At Winter Park High School, my girlfriends and I were hopelessly square, and didn’t go to the kind of parties “you didn’t need an invitation for”, i.e., keg parties. This left us to make our own fun on weekends, which frequently consisted of making prank calls to our Spanish teachers. Remember this was the early 1980s, well before the days of caller ID. We had a series of dialogues that we were forced to memorize in Elementary Spanish and recite so many times that, to this day, they are ingrained in my memory. I will go to my grave pondering whether Lili is indeed la tia de Susana. We used these contrived dialogues as the script for our prank calls.
One evening, we were at my friend Page’s house and called Senora Petrunic. Page was on the phone while Dana and I sat on her bed and egged her on. Senora Petrunic answered. Page began to prattle, reciting the dialogue as we had in class. “Quien sabe quando llega Eva? De los Estados Unidos? Yo Se! Quando, Adela? El Sabado!” giggled Page into the receiver. Then, “Es Lili la tia de Susana?” After prattling on a bit with Senora Petrunic, who was actually a pretty good sport, Page looked horror stricken and hung up the receiver. It seems her mother had picked up the extension in her room and barked, “Page Collins, who are you talking to? Who is Lili?” As my own teens would say, we were so busted. You can imagine how excited Page was to walk into Spanish class the following day.
I don’t know why it was always our Spanish teacher that bore the brunt of our teenage high jinx, but it was. Our senior year, we set our sites on our Spanish III instructor, Hilda Ferrero, who sadly, was not the brightest luz in the chandelier. We called her one evening.
“Hilda?” I screeched, in convincing Spanglish. “You’ll never in a million años guess who this is!”
Hilda, excitedly: “Who?! Who?!”
“It’s Carolina from Miami! Como esta? It’s been so long!!”
“Oh!!! Carolina!! Carolina from Miami!!”
Not knowing what to say next, I lapsed into the memorized dialogues from Spanish I, about when Eva would arrive in the United States and going to the dog races.
“Quien sabe quando llega Eva? Vamos a la carreras de perros.”
“Es Lili la tia de Susana?”
Hilda finally figured out that she was the victim of a cruel deception.
“Wait…I don’t know you,” she charged.
This, of course, became the punchline in our jokes for the remainder of the year. “Wait…I don’t know you.”
Another ruse she never caught onto involved impromptu speeches, which the class dreaded. When it was your turn to speak, you would go to the podium and pick a mystery topic out of a hat. You’d read what was on the slip of paper, and place it back in the hat. Some of them were quite difficult – it was Spanish III after all – things like “Give directions from your home to school” or “Describe a picnic you’ve been on.” However, one of the topics you could draw was “Wild Card” which allowed you to revert to kindergarten Spanish, stringing together anything you could say that happened to be in Espanol. For example, “Me llamo Betsy. Tengo diez y seis anos. Yo vivo en una casa. Es Lili la tia de Susana? ” As I mentioned earlier, poor Mrs. Ferrero was not shrewd to the ways of the American teenager. It didn’t seem to strike her as a statistical anomaly that although there were twenty or so topics in the hat, about 7 of 10 people would approach the hat, extract a slip of paper, and disbelievingly but triumphantly announce “Wild Card, again!”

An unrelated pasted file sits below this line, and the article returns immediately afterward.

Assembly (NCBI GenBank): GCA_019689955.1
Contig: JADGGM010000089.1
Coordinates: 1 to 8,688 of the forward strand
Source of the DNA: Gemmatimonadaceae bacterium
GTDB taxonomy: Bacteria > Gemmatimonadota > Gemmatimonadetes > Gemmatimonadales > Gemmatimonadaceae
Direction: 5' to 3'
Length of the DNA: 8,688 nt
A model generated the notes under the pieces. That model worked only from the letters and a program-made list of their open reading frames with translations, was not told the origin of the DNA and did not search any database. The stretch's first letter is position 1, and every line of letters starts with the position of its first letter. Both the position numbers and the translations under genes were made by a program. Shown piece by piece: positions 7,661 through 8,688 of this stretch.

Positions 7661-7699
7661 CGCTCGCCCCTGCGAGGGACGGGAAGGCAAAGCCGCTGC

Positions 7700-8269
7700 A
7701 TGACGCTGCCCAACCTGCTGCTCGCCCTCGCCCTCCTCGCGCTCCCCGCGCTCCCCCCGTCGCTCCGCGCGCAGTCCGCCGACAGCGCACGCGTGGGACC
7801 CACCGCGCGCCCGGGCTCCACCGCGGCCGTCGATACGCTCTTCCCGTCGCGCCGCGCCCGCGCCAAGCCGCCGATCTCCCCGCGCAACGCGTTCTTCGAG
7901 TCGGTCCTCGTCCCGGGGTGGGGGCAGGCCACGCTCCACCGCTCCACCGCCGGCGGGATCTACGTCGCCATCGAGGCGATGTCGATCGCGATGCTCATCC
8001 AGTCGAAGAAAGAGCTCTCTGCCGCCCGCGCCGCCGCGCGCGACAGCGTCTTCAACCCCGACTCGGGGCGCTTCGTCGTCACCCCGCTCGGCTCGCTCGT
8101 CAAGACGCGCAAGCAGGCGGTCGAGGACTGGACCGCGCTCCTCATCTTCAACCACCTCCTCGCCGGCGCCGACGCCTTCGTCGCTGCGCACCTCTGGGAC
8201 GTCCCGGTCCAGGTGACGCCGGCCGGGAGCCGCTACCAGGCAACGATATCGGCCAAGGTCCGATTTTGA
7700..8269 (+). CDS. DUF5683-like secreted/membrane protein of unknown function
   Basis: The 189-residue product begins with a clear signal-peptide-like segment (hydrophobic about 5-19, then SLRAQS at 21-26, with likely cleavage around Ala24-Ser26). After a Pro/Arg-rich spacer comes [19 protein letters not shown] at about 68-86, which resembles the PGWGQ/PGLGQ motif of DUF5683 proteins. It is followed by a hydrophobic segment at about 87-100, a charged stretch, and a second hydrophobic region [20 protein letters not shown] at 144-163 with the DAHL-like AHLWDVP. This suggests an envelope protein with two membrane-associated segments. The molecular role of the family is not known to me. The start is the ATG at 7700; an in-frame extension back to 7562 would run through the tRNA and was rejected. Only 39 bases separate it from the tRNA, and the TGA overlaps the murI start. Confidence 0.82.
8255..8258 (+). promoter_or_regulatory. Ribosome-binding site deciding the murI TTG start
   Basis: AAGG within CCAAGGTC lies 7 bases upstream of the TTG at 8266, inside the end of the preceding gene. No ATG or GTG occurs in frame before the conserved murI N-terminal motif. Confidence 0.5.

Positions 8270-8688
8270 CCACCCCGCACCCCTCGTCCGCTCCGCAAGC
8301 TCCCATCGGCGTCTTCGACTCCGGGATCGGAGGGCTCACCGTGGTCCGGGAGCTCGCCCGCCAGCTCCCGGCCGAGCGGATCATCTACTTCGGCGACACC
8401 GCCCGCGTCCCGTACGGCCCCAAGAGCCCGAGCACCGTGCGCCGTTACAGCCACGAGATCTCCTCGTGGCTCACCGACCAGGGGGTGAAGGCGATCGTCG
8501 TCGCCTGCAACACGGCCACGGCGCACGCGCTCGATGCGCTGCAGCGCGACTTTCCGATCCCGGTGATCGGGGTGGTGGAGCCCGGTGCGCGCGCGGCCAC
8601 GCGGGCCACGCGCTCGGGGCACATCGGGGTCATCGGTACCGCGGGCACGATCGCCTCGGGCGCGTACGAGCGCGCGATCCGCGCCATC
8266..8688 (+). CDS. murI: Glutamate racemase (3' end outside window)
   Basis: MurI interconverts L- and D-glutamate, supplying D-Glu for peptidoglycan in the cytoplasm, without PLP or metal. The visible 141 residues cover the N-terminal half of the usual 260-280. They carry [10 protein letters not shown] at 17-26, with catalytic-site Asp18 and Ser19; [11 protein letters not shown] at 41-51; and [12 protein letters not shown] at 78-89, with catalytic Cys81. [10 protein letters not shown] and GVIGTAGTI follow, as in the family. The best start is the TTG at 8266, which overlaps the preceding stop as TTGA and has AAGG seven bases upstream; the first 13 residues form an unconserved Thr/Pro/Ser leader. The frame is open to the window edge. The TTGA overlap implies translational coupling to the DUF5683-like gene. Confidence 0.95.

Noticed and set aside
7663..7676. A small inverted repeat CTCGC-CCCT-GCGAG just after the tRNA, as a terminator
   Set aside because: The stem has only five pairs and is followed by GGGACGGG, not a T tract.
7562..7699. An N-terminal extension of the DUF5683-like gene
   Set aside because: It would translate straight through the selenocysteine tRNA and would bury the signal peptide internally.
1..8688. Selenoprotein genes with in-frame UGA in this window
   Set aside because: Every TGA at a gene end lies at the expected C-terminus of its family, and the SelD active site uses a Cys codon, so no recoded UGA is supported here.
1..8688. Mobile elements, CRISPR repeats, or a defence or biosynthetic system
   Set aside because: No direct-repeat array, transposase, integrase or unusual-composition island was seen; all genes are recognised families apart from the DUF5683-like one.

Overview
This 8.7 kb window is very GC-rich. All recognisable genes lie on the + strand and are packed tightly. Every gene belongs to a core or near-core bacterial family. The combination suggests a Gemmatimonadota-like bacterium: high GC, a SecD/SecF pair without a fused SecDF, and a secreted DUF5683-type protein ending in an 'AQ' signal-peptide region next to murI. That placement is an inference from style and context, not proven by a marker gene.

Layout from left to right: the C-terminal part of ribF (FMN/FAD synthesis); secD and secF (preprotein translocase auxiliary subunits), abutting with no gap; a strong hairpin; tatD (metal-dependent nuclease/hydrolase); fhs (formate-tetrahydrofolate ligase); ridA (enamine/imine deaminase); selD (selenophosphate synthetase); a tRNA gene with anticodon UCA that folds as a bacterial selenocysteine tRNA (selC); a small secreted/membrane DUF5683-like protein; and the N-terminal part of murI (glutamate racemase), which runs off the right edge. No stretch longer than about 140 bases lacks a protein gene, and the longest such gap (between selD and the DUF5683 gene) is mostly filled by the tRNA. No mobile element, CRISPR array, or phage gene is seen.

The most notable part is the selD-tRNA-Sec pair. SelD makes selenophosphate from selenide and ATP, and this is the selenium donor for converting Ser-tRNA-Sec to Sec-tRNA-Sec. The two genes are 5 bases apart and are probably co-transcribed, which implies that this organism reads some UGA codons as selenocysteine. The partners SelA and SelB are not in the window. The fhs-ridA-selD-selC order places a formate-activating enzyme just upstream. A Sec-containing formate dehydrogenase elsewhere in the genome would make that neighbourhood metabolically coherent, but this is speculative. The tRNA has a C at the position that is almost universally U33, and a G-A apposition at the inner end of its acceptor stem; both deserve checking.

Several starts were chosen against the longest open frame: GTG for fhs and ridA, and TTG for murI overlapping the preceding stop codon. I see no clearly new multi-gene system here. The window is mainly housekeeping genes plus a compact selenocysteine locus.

When I went away to college, I continued my Spanish studies, and indirectly, my torture of the Winter Park High School Spanish department through my younger brother, Geoffrey. One March, when I was home on Spring Break, I helped my brother and his best friend, Lawrence Kolin (now a respected Winter Park lawyer) construct a phone booth out of an old cardboard refrigerator box in the driveway. They were building it for a skit they planned to perform in Spanish class the following day. I told them it would be more authentic if they spray-painted Spanish graffiti on the outside. They wondered what to put, so I spelled out for them some of the Spanish vulgarities I was now learning in college-level Spanish. As you know, though, there are different levels of profanity. There’s mild, PG-level swearing of the H-E-double hockey sticks variety, and then there’s the XXX rated variety. I told them I was spelling out the former, when in reality I was having them paint messages that instructed the reader to do the unmentionable (think Clint Eastwood’s chair’s instructions to Mitt Romney). When the phone booth arrived at school the following day, the Winter Park High School Spanish faculty were not amused. They gathered around the offensive refrigerator box, scowling and tittering in Spanish, and decided that Geoffrey and Lawrence would not be allowed to perform their skit in class and would be given an automatic F on the project.
They didn’t believe Geoffrey’s excuse that his sister had told him what to write.
“I remember Betsy! She was such a well-behaved girl–an A student, not like you! She never would have done something like this.”